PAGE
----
Citing low student enrollment and related operational challenges, the Green Dot Public Schools Washington’s Board of Directors has voted to close Excel Public Charter School in Kent at the end of the current school year.
The board also decided at its June 6 meeting to shut down Destiny Middle School in Tacoma, which has struggled with dwindling enrollment. Washington State Charter Schools Association, in a statement released last Friday, concluded that it is not able to sustain programs in Kent and Tacoma.
“First and foremost, our hearts go out to impacted students, families, staff and communities,” Patrick D’Amelio, CEO, Washington Charter Schools, said in a statement. “While school closure is never a desired outcome, one of the great hallmarks of the charter public school sector is that we are able to respond, adapt and make improvements quickly when something is not working. As with any initiative focused on change and innovation, there has been both progress and setbacks.
“Five years in, we are still learning,” D’Amelio said, “and we know that many schools are drawing demand from surrounding communities, while a few have struggled with low enrollment and financial sustainability.”
Excel – a public, state lottery-supported, tuition-free middle school focused on science, technology, engineering, art and mathematics programming (STEAM) – officially joined Green Dot on 2017 after the Washington State Board of Education and Washington Charter Schools approved the merger. Los Angeles-based Green Dot has a nonprofit network of four public charter schools in the Puget Sound region. It also operates schools in Los Angeles and Memphis, Tenn.
Excel opened its doors on Aug. 18, 2015, as the first charter public school in Kent when it was open to sixth and seventh graders. Seventy-two students were in its first graduating class (of eighth graders) last year.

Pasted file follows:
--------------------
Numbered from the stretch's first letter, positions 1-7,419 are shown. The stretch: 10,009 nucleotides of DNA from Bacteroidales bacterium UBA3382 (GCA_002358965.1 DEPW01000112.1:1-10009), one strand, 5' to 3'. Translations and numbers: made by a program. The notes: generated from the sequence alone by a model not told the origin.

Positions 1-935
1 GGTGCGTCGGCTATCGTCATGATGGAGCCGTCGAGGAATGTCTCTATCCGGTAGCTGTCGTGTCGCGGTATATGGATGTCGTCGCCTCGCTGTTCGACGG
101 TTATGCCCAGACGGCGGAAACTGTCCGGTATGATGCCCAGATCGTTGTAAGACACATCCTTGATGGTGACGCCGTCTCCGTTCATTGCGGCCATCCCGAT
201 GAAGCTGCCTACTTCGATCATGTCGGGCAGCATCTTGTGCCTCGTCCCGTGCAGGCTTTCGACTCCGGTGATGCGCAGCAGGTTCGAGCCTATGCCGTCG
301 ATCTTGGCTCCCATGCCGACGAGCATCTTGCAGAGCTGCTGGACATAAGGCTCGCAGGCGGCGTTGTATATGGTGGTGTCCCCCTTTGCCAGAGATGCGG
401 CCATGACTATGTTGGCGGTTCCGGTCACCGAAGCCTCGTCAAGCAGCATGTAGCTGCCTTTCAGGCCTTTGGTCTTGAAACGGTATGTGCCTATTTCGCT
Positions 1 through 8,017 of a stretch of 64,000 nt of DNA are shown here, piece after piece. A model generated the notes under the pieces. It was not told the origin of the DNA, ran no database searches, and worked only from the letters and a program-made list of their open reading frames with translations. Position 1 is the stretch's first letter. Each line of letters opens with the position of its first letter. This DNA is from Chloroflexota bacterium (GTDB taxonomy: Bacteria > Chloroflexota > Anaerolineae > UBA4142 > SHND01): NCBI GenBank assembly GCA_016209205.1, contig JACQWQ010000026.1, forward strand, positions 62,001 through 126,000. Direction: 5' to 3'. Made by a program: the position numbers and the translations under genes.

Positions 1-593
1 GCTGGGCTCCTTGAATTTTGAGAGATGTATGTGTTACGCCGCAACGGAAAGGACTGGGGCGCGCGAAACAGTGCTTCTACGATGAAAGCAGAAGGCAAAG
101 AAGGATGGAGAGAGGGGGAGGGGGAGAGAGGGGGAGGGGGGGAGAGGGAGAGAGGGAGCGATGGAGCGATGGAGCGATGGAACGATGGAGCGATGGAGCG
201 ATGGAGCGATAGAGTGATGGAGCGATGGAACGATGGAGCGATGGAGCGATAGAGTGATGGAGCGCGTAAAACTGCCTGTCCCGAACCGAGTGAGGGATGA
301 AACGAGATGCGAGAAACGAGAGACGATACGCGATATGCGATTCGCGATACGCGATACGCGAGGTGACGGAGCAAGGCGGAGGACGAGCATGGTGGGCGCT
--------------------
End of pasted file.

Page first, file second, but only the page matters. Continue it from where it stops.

Excel’s last day of instruction is June 21.
The Kent school – housed in the New Beginnings Christian Fellowship, 19300 108th Ave. SE – had a peak enrollment of 188 students (grades 7-10) as of last October.
The closure, according to Green Dot officials, will affect paid staff members, many of whom will be offered jobs elsewhere in the network, Green Dot officials said. They did not yet confirm the number of paid staff members impacted.
Green Dot announced that it will consolidate operations and continue to offer a middle and high school program at Rainier Valley Leadership Academy (RVLA) in Seattle.
“Students at Excel have been offered a seat in the (grades) 6-12 program at RVLA,” said Joe Hailey, board chair of Green Dot Public Schools Washington. “The realignment across our network means that despite this news, we are positioning ourselves for a successful and sustainable long-term model. We are actively working with each family individually to help with best placements for their student in the coming year.”
In addition to low enrollment, Excel faced the challenge of finding an affordable new home for next school year. Excel’s lease with the church expires next year. The arrangement with the church, Green Dot officials said, has been “wonderful” and appreciated.
The financial health of public charter schools have been impacted by state action. Lawmakers from the recent legislative session chose to prevent charter schools from accessing state funds that enhance local tax levy collections of traditional school districts. Charter schools draw some money from the state lottery but primarily operate on a lean financial model.
“The necessity of this decision was driven by waning enrollment, amplified by recent actions in Olympia to lock public schoolchildren out of public funding,” Hailey said. “Green Dot seeks to serve those families whose experience of the public school system is not consistent with the expectations they have for their children – here, this is mostly children from lower-income backgrounds, and mostly children of color. Destiny, Excel and Rainier Valley Leadership Academy opened to serve these exact families.
“Green Dot’s mission to help transform public education means that our model is premised on sustainably operating on public financing,” he said. “The ongoing fiscal gap that restricts public charter schools like ours from accessing local levy funding means that there would be a permanent structural deficit for our schools.”
In wake of the closures, Hailey hailed progress in the state’s public charter schools, whose students’ assessments exceeded national growth targets and test scores have shown significant growth in each grade.
“Our schools serve a student population that is reflective of the vision of the charter public school movement, serving significantly more students of color, students with disabilities, and students in poverty than our surrounding districts, Hailey said.